If your not making your revenue number start by taking a long, hard look at your sales funnel. Here are some questions to ask and look for.

1. Are there enough opportunities with the right dollar value in the funnel to make your revenue number?

Let’s assume its January 1st and the start of your fiscal year. Your sales goal is $2M and your sales cycle is one year. Let’s further assume that your close ratio is 50%. If your funnel has $4M in it your in good shape to make your revenue number as long as your close ratio stays the same and no opportunities get stalled or leave. If you have $8M in your sales funnel then you only need to win 25% of the opportunities to make plan. If you continue to close at 50% then you are going to exceed goal by $2M. Tracking the number of opportunities and their dollar value is important. This measures volume. A best practice is to routinely look at the composition of your sales funnel.

2. Are the opportunities winnable?

All sales opportunities are not created equal. Quality is important. The closer the opportunities in your sales funnel match your ideal customer profile, perfect prospect profile, target customer or whatever term you use the greater the likelihood you will win. Typically, the target customer profile uses a combination of demographic and psychographic criteria.

3. Are the opportunities in the right buying stage?

A good sales funnel lists the stages or steps of the selling process and the buying process. What’s important is where the buyer is in the buying process. Buyers decide when they want to move forward or in some cases move backwards in their buying process. Their actions determine where they are in the buying process. If you haven’t mapped the buy-sell process then it’s a pretty safe bet that your opportunities are located in the wrong position in your sales funnel. The end result is your funnel-to-forecast accuracy is inaccurate. Ensure that each opportunity is in the correct stage by defining what customer actions have to be taken to be at that stage. If you have to move your sales opportunities to a new position its better to do it sooner rather than later. It may not make you happy to re-locate them but it will certainly give you an accurate portrayal of where the sales opportunities really are in the buying process. We call this funnel integrity.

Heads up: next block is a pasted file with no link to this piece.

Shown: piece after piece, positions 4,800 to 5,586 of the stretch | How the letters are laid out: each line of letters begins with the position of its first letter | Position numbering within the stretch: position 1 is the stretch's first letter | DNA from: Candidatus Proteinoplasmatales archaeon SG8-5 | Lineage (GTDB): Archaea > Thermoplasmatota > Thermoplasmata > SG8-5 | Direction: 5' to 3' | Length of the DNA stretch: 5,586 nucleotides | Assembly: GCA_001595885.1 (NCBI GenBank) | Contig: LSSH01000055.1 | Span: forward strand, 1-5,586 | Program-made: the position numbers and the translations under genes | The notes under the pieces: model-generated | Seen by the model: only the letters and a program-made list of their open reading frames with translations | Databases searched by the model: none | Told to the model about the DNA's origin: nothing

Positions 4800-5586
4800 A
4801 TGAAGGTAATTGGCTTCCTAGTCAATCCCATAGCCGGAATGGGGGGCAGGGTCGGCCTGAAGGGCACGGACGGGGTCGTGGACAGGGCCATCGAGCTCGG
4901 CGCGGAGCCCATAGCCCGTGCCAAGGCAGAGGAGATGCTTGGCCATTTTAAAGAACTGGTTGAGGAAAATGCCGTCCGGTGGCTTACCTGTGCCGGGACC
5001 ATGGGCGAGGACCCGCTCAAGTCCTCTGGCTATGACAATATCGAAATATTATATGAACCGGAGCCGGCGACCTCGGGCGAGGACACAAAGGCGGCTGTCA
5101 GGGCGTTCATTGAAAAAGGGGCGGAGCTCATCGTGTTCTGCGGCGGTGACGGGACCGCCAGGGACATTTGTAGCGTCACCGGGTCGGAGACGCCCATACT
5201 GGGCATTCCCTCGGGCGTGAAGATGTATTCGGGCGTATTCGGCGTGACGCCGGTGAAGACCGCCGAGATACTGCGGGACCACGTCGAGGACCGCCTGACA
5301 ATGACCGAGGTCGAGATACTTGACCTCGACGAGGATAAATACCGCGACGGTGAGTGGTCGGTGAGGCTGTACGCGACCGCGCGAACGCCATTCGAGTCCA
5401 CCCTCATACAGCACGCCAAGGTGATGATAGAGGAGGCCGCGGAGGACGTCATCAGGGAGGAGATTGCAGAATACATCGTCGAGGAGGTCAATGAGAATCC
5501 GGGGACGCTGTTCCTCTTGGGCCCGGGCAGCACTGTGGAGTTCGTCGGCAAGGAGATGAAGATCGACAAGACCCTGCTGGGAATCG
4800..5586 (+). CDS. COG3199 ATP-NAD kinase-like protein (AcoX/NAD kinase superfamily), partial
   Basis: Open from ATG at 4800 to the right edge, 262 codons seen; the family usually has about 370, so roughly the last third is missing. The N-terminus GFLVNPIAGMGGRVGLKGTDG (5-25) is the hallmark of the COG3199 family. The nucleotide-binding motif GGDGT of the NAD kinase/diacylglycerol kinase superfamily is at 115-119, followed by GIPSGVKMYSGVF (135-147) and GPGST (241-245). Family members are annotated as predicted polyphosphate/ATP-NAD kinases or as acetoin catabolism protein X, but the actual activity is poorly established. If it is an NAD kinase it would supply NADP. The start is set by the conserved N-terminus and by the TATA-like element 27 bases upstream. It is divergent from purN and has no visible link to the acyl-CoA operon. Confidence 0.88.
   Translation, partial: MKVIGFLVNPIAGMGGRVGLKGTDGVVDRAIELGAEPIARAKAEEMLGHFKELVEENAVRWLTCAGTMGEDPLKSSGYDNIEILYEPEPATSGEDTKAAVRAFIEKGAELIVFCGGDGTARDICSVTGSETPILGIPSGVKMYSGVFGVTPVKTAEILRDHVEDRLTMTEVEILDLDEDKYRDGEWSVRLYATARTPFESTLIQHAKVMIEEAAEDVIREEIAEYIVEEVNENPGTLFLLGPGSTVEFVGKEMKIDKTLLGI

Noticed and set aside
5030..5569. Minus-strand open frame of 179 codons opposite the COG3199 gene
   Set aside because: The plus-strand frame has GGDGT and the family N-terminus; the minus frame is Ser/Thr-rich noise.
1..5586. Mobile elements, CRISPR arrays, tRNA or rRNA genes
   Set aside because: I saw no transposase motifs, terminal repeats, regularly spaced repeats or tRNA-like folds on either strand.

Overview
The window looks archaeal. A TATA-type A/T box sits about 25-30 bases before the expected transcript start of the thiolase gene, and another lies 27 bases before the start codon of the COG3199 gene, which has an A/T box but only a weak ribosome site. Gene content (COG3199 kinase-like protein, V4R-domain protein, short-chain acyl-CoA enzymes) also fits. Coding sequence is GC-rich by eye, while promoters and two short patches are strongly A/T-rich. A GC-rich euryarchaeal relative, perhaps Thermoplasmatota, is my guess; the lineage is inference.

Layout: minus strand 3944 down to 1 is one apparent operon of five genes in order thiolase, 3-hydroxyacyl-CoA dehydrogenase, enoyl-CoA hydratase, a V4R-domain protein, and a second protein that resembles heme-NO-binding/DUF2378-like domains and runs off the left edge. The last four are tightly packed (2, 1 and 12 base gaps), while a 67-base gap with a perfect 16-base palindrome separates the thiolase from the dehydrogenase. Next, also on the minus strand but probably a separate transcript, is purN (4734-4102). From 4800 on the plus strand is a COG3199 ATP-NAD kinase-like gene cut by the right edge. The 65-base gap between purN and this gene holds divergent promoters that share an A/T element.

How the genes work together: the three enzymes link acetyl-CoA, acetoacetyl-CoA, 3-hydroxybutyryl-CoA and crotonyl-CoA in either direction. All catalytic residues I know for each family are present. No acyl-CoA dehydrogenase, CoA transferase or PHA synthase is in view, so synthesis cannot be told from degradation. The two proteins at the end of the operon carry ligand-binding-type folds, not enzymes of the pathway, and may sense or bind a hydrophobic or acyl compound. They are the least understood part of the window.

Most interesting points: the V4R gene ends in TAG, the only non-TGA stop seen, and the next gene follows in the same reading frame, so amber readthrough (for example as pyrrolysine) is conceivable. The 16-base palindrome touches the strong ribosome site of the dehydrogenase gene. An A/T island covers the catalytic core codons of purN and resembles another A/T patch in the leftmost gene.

4. Is there an appropriate product mix?

For most of us its not enough to sell just one or two products. In most organizations product mix is important because of margin, growth and penetration goals. A healthy sales funnel has a good mix of opportunities at all stages and with different products.

5. What is the funnel shape?

Shape equals balance. There must be enough opportunities in different positions or stages for them to flow with some predictability. If all of our opportunities are at the top of the sales funnel it will be some time before any revenue is generated. If all of the opportunities are at the bottom of the sales funnel then the quarter may look great but it may be a very lean period before more orders are closed if the sales funnel needs to be re-charged. As the opportunities move from one stage to another each one is becoming more qualified and thus more likely to buy either from you or someone else.

6. Are the opportunities moving or stalled?

To make your revenue number opportunities need to move through the sales funnel. We call this velocity. What is moving fast and what is moving slow? If opportunities are stalled there is a reason. No money, no more interest, poor timing and risk are common reasons for opportunities to stall. When this occurs develop strategies to move them forward appropriately.

Look for those opportunities that have velocity and are moving through the funnel at a predictable rate. Develop a strategy to get stalled opportunities moving. Always calculate the time an opportunity spends at each stage of the sales funnel.

7. What opportunities have exited the funnel?

At each stage of the sales funnel less qualified opportunities exit. Tracking removals is important. When opportunities leave the funnel there is a reason. Savvy Sales VPs know the reasons and look for patterns such as specific products, size of opportunities at specific buying stages etc. They also want to know if they can be rekindled at a later date. Savvy sellers loose early in the buying process and not later. Its painful to loose an opportunity that you have worked on for months after you have invested significant time and money and company resources. If you are going to loose- loose early.

In next week’s blog we will provide seven (7) more questions for you.

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